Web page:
Maybe you just got to the office, grabbed some coffee and pulled up to your desk to start your day. Your printer sits innocuously next to your lamp, computer and phone, but they feed an insatiable monster -- they all draw electricity around the clock. This drain, called plug load, which accounts for about a third of commercial building energy use, might be why your electricity use has increased over the past few years.
As electricity demand increases, new power plants are constructed around the country. But the Rocky Mountain Institute looks at this issue from the other side: Rather than focusing first on energy production, have we utilized all possible ways to lower demand? Our buildings are responsible for 41 percent of U.S. primary energy use. Improving building energy efficiency is vital to the cleaner energy future that RMI envisions in Reinventing Fire. Reducing energy demand in our buildings can also create job opportunities and free up financing for renewable energy sources.
The revolution toward energy-efficient buildings is well under way. Increasing energy prices and demand for healthier buildings put pressure on the construction industry to build greener buildings. The market is being transformed by many efforts, including retrofitting lighting and HVAC systems, the increasing popularity of high-performance window and envelope systems, more stringent energy codes, and the influence of recent green-building-rating systems and efficiency programs such as LEED and Energy Star. However, considering the urgency of carbon emissions reduction, we must ramp up our efficiency efforts to reduce the amount of CO2 in the atmosphere to safer levels.
Any effort to realize the full efficiency potential of the existing building stock must address end uses that have historically been overlooked, including plug loads. Plug load is a term for the energy consumed by devices plugged into electric outlets, such as computers, TVs, kitchen appliances, phone chargers, servers and task lights. Almost any device in our buildings consumes electricity while on standby or even when switched off. This is known as phantom (or ghost, or vampire) load.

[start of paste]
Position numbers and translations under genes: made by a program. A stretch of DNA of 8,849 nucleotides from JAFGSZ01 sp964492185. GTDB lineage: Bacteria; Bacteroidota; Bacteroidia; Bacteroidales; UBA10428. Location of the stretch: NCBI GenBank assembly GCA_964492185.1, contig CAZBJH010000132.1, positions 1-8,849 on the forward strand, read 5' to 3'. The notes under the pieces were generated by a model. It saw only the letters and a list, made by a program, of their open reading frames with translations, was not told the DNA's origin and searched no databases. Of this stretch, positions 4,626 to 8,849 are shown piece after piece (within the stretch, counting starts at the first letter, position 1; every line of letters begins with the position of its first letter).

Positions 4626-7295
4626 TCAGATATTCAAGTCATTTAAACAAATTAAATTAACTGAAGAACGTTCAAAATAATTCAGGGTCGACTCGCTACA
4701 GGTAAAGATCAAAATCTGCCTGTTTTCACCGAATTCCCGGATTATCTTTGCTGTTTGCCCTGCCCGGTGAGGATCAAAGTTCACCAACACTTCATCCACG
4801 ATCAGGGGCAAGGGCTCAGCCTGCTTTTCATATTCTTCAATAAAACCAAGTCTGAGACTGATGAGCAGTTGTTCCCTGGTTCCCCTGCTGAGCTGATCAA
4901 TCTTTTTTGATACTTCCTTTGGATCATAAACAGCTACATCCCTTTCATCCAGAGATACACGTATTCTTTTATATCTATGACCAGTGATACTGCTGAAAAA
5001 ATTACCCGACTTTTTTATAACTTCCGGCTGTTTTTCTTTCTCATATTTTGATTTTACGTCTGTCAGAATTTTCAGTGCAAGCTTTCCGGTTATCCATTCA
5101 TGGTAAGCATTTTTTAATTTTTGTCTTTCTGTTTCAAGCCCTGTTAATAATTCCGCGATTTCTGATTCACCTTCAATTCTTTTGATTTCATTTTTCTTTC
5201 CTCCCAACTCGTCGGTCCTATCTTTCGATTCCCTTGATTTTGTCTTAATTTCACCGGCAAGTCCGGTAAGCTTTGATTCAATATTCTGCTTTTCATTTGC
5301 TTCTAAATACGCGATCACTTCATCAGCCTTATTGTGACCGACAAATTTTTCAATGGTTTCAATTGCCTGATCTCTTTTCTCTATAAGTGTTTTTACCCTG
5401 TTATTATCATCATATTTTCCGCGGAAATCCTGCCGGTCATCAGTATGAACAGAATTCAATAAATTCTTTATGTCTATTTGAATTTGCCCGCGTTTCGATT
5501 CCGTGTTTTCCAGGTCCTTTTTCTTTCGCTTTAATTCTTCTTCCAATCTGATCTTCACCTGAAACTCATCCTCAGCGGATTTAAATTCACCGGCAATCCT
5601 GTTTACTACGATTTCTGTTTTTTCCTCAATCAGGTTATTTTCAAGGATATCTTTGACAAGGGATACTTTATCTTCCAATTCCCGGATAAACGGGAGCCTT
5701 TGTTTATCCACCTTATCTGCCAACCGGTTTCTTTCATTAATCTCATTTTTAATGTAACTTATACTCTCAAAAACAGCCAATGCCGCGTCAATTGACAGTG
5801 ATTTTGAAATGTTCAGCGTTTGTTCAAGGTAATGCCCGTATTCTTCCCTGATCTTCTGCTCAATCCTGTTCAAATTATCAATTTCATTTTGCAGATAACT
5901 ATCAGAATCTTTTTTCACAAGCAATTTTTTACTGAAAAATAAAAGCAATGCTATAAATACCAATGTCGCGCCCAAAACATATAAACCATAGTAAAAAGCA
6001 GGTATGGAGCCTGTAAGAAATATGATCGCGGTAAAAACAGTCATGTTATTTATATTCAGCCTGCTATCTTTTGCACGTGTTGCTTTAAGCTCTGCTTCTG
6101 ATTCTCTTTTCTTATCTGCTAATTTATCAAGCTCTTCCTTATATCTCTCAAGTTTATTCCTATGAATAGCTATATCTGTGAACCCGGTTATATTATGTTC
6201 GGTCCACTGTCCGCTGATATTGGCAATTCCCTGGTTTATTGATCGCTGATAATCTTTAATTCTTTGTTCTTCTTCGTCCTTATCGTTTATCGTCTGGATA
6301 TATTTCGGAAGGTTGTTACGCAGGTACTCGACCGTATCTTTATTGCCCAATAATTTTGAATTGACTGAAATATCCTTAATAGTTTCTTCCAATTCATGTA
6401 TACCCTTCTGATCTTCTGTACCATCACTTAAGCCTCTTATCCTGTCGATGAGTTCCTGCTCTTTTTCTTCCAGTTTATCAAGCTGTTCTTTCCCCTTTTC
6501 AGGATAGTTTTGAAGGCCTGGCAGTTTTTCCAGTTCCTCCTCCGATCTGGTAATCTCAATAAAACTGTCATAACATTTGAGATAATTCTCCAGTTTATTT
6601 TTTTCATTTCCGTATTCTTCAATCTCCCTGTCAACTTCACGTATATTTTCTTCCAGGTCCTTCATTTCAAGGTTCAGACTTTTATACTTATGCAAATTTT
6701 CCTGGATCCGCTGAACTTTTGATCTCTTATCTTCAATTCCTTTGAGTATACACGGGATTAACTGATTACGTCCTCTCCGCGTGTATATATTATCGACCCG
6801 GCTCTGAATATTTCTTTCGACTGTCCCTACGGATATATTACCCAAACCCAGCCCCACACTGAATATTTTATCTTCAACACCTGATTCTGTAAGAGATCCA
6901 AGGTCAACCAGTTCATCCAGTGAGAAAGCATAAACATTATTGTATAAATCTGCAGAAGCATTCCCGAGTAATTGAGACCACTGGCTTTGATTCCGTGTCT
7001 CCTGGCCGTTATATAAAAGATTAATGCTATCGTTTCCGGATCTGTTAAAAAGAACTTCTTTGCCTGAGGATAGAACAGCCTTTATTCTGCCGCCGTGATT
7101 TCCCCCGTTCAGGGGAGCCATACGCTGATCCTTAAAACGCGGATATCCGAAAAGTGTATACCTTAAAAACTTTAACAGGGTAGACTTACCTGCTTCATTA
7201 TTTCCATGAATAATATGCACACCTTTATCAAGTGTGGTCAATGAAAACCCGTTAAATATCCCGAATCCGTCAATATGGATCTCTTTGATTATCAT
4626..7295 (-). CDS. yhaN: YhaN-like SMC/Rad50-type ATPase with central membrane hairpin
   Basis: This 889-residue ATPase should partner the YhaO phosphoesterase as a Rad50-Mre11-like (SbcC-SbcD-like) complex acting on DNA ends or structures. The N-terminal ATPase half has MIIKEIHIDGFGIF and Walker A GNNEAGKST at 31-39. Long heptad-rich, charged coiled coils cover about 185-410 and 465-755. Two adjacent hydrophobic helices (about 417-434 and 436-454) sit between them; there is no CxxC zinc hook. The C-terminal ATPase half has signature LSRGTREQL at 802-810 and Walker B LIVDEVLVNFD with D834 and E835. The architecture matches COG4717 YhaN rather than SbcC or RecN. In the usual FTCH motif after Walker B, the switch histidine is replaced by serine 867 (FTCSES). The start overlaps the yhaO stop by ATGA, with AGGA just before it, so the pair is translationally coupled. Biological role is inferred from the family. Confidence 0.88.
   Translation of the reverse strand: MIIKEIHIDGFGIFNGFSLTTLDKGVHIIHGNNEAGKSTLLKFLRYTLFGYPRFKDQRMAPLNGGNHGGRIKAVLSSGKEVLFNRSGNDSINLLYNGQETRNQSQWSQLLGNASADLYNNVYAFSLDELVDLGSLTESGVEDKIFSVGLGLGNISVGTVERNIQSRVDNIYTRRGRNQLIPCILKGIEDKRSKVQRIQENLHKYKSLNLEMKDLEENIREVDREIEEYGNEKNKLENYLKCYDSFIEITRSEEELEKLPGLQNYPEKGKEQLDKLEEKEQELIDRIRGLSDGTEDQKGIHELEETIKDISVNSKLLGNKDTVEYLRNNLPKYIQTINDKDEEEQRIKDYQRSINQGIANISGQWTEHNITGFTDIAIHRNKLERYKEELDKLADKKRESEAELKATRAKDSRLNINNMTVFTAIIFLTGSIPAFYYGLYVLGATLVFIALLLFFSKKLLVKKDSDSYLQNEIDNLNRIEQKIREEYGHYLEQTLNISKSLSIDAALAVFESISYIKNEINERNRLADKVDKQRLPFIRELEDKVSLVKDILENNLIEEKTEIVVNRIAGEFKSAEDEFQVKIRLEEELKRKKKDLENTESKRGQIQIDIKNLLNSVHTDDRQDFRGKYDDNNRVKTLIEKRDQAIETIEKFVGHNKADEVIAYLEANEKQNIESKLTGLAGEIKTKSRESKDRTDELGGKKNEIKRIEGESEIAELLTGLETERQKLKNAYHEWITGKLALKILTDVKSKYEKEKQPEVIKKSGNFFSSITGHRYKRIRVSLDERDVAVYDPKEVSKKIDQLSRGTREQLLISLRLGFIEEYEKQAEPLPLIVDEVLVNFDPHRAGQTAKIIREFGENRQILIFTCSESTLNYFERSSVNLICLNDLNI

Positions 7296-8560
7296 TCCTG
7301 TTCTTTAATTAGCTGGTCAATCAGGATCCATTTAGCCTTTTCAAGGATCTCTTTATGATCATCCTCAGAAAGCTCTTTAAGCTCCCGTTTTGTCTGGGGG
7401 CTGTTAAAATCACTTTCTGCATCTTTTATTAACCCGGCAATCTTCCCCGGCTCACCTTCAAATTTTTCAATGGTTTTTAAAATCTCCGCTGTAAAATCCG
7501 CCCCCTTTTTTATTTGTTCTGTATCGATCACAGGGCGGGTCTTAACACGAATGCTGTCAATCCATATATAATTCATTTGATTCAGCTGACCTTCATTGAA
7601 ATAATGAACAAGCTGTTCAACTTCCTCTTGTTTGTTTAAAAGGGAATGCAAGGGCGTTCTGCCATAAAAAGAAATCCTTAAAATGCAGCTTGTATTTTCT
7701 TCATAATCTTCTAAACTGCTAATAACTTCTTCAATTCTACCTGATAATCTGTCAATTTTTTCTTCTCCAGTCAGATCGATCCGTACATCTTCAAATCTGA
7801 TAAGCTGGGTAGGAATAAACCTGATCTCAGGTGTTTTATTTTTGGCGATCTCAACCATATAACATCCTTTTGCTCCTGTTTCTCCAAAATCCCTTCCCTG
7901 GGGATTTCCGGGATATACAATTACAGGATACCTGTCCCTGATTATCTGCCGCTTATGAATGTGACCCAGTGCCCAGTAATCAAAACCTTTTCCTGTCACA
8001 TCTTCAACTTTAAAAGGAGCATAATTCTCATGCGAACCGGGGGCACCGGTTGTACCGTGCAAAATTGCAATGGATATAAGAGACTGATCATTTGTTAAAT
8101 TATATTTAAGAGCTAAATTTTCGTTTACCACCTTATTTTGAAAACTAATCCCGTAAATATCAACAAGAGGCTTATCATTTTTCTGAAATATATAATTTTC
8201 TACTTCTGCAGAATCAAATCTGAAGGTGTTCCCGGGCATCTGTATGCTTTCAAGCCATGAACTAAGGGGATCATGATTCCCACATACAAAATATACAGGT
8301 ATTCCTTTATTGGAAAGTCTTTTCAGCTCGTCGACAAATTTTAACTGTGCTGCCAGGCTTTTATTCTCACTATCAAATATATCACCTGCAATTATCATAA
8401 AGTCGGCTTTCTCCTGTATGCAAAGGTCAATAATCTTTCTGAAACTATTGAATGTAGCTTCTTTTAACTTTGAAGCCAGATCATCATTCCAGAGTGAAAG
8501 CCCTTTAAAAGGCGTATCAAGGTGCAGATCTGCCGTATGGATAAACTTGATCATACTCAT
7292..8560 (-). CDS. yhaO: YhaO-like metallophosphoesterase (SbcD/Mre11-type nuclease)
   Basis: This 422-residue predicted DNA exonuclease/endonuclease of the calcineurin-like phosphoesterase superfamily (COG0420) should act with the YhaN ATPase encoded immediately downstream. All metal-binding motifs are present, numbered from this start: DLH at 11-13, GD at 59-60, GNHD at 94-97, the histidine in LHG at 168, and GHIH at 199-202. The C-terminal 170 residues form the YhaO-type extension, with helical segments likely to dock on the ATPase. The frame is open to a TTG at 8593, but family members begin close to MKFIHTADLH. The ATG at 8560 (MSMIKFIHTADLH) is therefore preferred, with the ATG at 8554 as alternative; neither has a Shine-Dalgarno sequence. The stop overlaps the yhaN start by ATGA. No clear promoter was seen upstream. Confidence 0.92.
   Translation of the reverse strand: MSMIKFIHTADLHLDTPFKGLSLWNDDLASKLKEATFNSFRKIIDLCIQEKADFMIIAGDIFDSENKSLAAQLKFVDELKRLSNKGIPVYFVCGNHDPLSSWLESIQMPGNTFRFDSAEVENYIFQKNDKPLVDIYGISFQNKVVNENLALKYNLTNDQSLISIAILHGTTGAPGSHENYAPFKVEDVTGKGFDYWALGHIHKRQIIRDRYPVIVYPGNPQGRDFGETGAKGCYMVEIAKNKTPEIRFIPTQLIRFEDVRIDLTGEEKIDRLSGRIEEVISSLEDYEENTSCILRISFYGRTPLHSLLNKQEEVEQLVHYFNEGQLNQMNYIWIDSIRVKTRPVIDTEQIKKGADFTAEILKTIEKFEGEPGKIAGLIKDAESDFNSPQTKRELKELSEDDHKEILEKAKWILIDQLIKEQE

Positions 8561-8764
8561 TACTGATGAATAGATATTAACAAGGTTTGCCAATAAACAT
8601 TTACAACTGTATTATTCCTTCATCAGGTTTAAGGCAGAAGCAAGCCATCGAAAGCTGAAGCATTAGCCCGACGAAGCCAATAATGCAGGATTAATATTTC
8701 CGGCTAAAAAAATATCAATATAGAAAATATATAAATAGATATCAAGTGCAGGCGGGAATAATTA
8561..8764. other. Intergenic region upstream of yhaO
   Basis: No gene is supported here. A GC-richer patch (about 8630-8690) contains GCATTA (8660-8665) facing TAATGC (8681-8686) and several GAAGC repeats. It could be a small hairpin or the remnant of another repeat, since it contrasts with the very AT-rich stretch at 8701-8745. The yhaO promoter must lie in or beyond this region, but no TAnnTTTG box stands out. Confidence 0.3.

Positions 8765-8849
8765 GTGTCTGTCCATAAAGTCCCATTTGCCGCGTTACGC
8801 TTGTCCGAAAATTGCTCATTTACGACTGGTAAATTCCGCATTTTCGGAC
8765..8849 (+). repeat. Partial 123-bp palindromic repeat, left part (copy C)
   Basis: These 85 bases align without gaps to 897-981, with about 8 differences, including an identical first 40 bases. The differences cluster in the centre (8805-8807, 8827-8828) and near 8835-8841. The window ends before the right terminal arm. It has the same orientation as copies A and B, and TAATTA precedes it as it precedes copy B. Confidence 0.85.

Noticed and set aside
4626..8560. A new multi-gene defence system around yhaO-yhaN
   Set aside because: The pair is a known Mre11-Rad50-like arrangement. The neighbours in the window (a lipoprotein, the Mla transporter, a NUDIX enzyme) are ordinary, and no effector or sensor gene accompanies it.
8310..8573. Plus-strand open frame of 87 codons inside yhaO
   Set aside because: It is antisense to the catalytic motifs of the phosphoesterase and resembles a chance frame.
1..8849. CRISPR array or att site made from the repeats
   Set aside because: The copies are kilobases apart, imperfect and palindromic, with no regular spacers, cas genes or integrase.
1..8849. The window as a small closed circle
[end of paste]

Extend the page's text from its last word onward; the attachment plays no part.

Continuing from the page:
Finding the monster
Plug loads are a major contributor to building energy consumption, especially in offices. In commercial buildings, plug loads are one of the fastest-growing end uses in terms of energy consumption and typically account for 30-35 percent of the total electricity used.
Plug loads are becoming more and more important in efficiency efforts. Because lighting retrofits are the most common energy-efficiency measure, lighting loads have remained stable as commercial floor space has increased. HVAC loads have grown proportionally to the 0.9-1.2 percent average annual growth in floor space. But even though efficiency of electronic devices has constantly improved, proliferation and increased use of office equipment continues to elevate plug loads as a percentage of the total building energy use. Since 1995, plug load energy consumption has increased about 235 percent. Since the building shell and major building systems are becoming more efficient and the solutions for reducing plug loads are challenging to implement, plug loads become a larger and larger piece of a shrinking pie.